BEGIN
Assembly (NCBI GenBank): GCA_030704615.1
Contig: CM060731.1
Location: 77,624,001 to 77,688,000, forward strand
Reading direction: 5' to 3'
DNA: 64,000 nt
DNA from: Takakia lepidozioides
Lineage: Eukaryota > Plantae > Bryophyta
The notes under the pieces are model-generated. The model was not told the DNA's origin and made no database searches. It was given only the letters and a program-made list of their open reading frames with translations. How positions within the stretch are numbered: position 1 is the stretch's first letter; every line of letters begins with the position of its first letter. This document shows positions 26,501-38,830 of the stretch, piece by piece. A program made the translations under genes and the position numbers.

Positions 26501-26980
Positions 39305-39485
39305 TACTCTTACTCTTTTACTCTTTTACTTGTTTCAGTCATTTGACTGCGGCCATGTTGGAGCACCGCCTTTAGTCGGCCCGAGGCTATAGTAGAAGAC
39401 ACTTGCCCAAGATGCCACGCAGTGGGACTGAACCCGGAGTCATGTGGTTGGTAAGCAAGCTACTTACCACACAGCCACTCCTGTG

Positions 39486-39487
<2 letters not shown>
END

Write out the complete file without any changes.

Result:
Assembly (NCBI GenBank): GCA_030704615.1
Contig: CM060731.1
Location: 77,624,001 to 77,688,000, forward strand
Reading direction: 5' to 3'
DNA: 64,000 nt
DNA from: Takakia lepidozioides
Lineage: Eukaryota > Plantae > Bryophyta
The notes under the pieces are model-generated. The model was not told the DNA's origin and made no database searches. It was given only the letters and a program-made list of their open reading frames with translations. How positions within the stretch are numbered: position 1 is the stretch's first letter; every line of letters begins with the position of its first letter. This document shows positions 26,501-38,830 of the stretch, piece by piece. A program made the translations under genes and the position numbers.

Positions 26501-26980
Positions 39305-39485
39305 TACTCTTACTCTTTTACTCTTTTACTTGTTTCAGTCATTTGACTGCGGCCATGTTGGAGCACCGCCTTTAGTCGGCCCGAGGCTATAGTAGAAGAC
39401 ACTTGCCCAAGATGCCACGCAGTGGGACTGAACCCGGAGTCATGTGGTTGGTAAGCAAGCTACTTACCACACAGCCACTCCTGTG

Positions 39486-39487
<2 letters not shown>